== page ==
>>portrayal of Peter is more "negative" than Matthew's.
          >
          > I outlined this provocative position of mine in a post I made to
          > Crosstalk on July 18, 1997 but did not receive any response,
          > favorable or critical. Maybe this time will be different. Here
          > is a revised version:
          >
          > ----- snip -----
          > Although many would wonder how can a gospel that has Peter called
          > the rock (Mt16:18) and Peter walking on water (Mt14:28) be more
          > negative than Mark, I think a comparison of the two Gospels bears
          > it out. In these two examples in Matthew, Peter's success is
          > quickly followed by failure. Peter walks on water and sink. Peter
          > is called the "Rock" and then the stumbling block (Mt16:23 SKANDALON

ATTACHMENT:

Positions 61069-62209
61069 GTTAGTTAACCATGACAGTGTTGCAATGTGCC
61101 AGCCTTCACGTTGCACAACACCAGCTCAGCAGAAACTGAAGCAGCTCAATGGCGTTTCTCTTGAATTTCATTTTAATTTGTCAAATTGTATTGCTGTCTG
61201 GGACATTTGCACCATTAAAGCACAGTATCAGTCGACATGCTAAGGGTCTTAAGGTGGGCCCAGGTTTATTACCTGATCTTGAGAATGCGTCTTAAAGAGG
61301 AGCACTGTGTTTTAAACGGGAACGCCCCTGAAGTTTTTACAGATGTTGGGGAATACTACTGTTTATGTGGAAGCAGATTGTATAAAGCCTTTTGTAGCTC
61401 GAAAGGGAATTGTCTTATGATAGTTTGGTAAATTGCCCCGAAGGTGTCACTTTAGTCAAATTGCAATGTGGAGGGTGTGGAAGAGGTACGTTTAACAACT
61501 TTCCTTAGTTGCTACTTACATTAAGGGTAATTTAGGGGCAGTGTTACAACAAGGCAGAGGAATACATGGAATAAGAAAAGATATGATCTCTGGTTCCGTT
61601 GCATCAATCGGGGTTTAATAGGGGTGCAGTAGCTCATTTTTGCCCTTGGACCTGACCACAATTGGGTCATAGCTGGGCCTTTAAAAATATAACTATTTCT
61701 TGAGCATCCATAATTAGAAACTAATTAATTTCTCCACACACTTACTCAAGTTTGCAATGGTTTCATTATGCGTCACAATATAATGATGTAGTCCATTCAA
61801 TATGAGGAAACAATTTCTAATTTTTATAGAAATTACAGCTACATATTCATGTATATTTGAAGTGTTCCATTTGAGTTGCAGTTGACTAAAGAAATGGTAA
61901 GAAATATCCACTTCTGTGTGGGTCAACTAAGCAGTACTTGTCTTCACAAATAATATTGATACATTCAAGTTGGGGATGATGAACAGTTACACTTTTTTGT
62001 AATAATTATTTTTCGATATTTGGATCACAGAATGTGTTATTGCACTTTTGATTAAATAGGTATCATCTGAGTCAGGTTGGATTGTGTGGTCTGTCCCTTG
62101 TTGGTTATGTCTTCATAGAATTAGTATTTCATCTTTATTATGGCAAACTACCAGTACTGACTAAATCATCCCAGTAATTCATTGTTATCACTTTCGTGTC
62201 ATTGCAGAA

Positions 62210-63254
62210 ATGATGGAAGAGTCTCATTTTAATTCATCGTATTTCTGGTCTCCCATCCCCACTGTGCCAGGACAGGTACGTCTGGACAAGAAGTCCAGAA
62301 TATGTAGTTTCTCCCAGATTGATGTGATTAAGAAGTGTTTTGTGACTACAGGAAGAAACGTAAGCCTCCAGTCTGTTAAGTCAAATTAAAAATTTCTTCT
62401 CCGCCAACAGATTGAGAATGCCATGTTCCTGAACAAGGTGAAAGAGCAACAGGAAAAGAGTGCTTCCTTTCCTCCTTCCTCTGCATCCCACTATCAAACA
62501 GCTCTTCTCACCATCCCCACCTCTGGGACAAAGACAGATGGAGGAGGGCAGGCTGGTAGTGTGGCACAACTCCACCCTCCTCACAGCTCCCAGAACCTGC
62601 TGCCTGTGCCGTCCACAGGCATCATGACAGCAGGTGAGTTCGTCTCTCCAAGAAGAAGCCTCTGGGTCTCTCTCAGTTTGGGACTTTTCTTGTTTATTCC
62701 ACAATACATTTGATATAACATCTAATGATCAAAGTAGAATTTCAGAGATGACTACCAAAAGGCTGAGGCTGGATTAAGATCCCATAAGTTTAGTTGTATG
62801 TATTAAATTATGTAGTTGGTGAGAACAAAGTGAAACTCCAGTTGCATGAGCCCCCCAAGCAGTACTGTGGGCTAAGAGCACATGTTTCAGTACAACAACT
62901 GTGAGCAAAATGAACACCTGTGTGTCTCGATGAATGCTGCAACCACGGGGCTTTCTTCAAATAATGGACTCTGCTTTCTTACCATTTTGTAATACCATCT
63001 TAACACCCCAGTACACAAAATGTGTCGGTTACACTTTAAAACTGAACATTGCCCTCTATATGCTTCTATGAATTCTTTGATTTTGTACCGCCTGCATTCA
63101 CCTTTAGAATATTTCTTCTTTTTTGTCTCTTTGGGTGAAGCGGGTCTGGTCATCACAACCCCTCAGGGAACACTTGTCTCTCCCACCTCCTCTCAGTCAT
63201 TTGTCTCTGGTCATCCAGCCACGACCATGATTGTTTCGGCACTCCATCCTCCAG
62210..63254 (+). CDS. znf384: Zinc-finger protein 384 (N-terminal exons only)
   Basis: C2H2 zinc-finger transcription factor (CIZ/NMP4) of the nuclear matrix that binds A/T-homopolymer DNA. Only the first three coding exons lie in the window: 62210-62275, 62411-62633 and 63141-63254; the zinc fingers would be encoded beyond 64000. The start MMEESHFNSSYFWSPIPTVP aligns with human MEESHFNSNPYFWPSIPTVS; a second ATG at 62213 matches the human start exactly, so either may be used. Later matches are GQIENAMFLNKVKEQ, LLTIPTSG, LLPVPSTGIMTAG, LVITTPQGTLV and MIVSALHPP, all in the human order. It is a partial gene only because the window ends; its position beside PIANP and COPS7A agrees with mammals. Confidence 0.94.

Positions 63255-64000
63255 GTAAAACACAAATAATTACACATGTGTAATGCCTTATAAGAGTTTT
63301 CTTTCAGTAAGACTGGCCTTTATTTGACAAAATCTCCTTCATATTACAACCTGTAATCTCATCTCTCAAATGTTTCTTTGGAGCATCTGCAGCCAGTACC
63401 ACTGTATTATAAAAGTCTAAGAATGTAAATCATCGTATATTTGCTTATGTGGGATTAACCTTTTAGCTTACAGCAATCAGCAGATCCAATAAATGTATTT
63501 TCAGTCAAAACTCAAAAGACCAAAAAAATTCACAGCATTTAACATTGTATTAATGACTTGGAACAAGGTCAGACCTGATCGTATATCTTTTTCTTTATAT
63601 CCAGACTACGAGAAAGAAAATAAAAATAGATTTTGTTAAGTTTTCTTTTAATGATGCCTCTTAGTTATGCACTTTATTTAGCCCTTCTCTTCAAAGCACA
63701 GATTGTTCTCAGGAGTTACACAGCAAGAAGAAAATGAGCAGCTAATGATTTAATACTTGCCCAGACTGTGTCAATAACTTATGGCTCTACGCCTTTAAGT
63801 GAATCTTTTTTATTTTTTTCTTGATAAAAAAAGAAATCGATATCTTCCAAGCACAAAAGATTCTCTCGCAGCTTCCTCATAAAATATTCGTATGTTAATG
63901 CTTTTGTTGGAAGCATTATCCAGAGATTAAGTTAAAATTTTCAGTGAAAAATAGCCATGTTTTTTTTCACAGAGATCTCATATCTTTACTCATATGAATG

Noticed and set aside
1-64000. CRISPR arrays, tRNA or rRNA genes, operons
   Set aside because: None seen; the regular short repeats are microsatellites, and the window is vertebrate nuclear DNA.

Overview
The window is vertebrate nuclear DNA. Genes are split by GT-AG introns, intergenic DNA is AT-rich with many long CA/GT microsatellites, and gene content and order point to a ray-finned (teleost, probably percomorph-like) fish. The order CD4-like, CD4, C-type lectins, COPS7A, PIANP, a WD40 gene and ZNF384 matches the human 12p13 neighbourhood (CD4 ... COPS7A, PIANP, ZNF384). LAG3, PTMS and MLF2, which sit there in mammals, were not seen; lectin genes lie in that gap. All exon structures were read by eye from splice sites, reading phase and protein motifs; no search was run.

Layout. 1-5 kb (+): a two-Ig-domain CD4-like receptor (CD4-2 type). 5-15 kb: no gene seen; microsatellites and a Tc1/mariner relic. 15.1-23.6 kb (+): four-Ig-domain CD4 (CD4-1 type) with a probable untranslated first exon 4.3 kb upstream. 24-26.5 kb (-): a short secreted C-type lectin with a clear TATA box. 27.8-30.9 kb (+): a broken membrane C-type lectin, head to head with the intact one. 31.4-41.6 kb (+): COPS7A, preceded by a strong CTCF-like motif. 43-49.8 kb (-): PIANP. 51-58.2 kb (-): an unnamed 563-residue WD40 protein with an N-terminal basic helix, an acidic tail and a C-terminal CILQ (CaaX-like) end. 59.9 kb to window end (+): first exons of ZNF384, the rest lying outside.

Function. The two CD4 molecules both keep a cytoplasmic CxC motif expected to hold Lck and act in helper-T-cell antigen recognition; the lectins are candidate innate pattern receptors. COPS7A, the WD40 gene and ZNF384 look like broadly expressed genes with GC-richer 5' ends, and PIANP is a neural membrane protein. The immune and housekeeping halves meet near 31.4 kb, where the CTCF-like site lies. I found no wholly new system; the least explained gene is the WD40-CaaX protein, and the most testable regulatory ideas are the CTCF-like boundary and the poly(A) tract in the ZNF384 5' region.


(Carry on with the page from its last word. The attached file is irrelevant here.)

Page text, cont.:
> *not in Mk* cf. 13:41). The literary effect is to highlight Peter's
          > failure (in Mt compared to Mk).

          Let me begin by again reminding Synoptic-L readers that I make no claim to
          be a NT scholar. The NT is simply a presupposition for the work I do, such
          as it is these days, in the Fathers. But with that disclaimer, let me plunge
          into the deep waters nonetheless.

          I think the real effect of the literary effect of the sinking and skandalon
          is to try to explain the data that occur in Mark. But such an interpretation
          depends on my view of the rest of Stephen's evidence. So to it.

          >
          > In general, this pattern is consistent between the gospels. Matthew
          > lacks Mark's vignette of Peter finding Jesus praying (Mk1:36ff).
          > Matthew lacks Mark's passage in which Peter with James and John are
          > allowed to see the healing of Jairus daughter (Mk5:37).

          Mk 5:37 comes (1) between 4:34-41, especially 40-41 (where Jesus says to his
          disciples, "Have you still no faith," and they respond, "Who is this . . .
          ?") and 6:1-6a, especially 6a (where Jesus is amazed by the lack of faith of
          his kin) and (2) it is the outsider woman with the hemorrhages in 5:34 who--